On Father's Day, Tom Brady's pre-taped TV interview with Oprah Winfrey aired, and the discussion was wide-ranging. Inevitably, Winfrey asked Brady, who'll turn 41 in early August, when he plans on retiring from the NFL.
Of course, Brady wouldn't say for certain, but was willing to acknowledge that he can see an end in sight and that he thinks about it more frequently these days. That's about as close as I've ever heard him come to admitting that his illustrious career is in its twilight.
In what should be seen as an entirely unrelated event, the Patriots were said late this past week to have brought in former New York Jets QB Christian Hackenberg for a workout.
It's not as if Hackenberg has lit up the league since being drafted by the Jets in 2016. In fact, he's never taken a regular season snap in two full seasons as a Jet. New York traded him to Oakland late last month, but new Raiders coach John Gruden waived Hackenberg just three weeks later.
Is New England interested because Hackenberg shares a Valentine's Day birthday with Drew Bledsoe? Clearly not. But there is another Patriots connection that might make some sense.
In 2013, then-Penn State head coach Bill O'Brien named true-freshman Hackenberg his starting quarterback. O'Brien, in his second and what would turn out to be his final season as Nittany Lions boss, had installed the same sort of complex offense that the Patriots have run here in Foxborough for nearly two decades with Brady. O'Brien, of course, brought that offense with him to Happy Valley a year earlier after leaving New England as the Patriots offensive coordinator.
The young Hackenberg flourished in O'Brien's Patriots-like system. On five occasions that season, he was named Big Ten Conference Freshman of the Week, and later the Big Ten Freshman of the Year for 2013.
O'Brien departed to take the Houston Texans' job the following season, but Hackenberg continued to enjoy similar success with Penn State in 2014 and '15, which prompted him to declare early for the NFL Draft in 2016. The Jets selected him in Round 2 (51st overall).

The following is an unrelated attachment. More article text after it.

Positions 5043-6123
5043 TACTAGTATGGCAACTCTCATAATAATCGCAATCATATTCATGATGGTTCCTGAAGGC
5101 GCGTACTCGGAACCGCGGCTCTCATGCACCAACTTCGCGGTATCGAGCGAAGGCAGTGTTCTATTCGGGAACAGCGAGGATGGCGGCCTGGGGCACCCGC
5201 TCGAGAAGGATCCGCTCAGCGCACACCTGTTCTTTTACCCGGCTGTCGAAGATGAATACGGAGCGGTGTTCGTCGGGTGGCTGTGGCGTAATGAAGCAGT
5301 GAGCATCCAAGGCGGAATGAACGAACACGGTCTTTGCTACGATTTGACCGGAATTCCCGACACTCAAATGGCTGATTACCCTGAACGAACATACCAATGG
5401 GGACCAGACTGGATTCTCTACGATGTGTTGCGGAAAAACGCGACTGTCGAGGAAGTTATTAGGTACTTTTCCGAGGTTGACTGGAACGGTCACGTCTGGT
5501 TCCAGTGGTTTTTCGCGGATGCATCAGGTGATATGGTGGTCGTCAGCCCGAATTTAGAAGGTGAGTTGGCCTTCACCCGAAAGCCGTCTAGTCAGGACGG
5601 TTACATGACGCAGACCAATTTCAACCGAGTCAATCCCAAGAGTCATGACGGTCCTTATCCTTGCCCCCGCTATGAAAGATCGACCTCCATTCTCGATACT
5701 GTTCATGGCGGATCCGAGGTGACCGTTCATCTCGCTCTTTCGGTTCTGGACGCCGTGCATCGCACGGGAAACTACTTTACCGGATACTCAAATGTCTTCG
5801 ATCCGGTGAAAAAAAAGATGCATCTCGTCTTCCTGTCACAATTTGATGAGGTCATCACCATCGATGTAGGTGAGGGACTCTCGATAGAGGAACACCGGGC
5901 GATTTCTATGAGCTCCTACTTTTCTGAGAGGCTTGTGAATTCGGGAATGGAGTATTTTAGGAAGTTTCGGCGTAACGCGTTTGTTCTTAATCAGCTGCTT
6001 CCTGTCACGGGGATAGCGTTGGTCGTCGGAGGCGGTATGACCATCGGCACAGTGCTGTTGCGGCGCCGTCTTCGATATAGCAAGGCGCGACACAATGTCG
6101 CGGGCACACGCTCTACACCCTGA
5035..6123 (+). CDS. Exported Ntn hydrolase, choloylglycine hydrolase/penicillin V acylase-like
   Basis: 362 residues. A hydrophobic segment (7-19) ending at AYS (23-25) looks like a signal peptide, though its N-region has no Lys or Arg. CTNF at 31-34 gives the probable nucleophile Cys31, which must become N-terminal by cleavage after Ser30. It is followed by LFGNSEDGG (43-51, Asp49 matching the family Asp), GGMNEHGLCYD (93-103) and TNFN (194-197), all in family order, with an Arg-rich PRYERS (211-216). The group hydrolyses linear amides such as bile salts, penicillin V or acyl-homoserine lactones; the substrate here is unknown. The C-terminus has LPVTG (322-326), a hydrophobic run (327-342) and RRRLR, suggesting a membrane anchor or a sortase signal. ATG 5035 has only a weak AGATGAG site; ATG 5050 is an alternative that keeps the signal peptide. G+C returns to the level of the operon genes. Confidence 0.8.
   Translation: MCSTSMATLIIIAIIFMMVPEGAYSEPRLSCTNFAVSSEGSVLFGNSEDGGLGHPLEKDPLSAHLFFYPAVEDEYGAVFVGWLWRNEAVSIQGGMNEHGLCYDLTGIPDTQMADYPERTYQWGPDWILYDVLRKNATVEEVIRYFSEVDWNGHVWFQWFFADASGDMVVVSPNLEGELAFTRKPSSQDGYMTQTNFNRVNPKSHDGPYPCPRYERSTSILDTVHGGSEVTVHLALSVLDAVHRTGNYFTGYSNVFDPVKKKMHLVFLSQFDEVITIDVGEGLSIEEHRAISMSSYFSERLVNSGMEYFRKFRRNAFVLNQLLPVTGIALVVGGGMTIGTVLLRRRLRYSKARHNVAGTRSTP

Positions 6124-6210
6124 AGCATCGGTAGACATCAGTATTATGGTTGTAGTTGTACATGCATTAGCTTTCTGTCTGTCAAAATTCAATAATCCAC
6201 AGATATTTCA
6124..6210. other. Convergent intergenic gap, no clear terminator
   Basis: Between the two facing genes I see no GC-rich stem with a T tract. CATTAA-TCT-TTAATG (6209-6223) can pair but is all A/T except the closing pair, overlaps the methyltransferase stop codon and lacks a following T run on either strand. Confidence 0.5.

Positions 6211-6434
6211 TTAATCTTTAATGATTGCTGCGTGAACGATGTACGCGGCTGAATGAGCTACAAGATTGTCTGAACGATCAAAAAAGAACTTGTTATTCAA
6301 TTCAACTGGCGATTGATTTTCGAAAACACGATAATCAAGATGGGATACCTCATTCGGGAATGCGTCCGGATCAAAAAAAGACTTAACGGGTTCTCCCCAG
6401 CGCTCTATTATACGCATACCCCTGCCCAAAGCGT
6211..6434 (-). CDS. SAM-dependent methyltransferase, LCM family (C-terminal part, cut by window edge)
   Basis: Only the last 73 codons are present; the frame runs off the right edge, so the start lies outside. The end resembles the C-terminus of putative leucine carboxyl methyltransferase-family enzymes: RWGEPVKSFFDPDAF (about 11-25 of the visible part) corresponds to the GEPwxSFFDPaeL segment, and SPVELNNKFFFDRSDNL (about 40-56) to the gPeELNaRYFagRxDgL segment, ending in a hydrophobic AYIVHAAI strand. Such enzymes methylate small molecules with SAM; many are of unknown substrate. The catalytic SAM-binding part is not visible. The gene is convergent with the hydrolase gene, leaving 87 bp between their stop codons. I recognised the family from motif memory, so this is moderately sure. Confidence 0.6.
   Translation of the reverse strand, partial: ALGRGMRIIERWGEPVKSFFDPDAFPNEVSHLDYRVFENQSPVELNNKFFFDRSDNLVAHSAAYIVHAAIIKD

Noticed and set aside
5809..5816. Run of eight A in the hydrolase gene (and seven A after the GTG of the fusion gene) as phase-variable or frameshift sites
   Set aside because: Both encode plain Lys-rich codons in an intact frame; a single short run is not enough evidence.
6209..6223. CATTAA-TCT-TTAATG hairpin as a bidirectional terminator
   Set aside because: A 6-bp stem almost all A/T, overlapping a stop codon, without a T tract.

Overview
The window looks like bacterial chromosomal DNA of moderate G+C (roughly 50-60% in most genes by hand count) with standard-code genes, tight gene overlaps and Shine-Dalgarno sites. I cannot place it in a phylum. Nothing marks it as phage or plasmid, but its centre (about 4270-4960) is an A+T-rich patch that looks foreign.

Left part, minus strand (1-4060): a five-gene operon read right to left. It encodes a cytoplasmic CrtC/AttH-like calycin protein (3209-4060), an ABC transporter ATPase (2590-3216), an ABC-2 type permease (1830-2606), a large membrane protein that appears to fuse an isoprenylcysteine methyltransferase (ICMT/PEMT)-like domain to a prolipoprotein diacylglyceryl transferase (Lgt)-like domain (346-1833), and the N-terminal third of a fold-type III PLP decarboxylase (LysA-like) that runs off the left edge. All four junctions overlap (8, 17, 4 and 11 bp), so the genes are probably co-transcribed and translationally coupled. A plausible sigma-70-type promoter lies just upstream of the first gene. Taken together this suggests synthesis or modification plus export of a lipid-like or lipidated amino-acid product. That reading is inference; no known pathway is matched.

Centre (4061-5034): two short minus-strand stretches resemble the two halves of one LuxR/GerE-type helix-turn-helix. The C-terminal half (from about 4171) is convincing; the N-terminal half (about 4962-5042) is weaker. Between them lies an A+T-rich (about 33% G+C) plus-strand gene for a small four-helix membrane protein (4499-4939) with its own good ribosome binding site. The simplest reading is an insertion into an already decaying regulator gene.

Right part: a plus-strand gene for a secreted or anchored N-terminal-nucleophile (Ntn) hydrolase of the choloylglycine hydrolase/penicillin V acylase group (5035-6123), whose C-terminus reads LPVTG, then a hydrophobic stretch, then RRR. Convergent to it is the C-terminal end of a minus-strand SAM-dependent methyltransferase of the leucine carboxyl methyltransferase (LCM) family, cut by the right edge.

With Hackenberg currently unemployed, the Patriots, according to media reports, invited him to Gillette on Friday to put him through some on-field paces. At the moment, New England has a pair of backups for Brady in 10-year veteran Brian Hoyer and rookie seventh-round pick Danny Etling. The Patriots know very well what they have in the former, and the latter is a developmental prospect, at best.
While they didn't sign Hackenberg on the spot last week, it makes sense that they might want to see in person what he can do right now. New England's scouting department is always looking to update its emergency phone list, for one, and with Hackenberg now suddenly available, this provided the Patriots with such an unexpected opportunity.
It also could be an indication that the team wasn't thrilled with what it saw out of Hoyer and Etling during spring practices. Head coach Bill Belichick is fond of telling us that springtime is for teaching, not evaluating, but the reality is that every time his players step onto the field, the coaches are evaluating them to some degree.
Hackenberg may not have succeeded in the Jets' and Raiders' systems, but New England knows, from his Penn State experience, that he can do good things in a Patriots-type offense. At 6-4, 225, he's also virtually identical in size to Brady, whereas Hoyer and Etling are a bit smaller.
Perhaps this was nothing more than a kicking-the-tires interview, but don't be surprised if Hackenberg eventually joins the Patriots at some point this summer to provide training camp and preseason competition at the quarterback position.
And who knows, New England's coaches might be able to bring out in Hackenberg what the Jets and Raiders couldn't.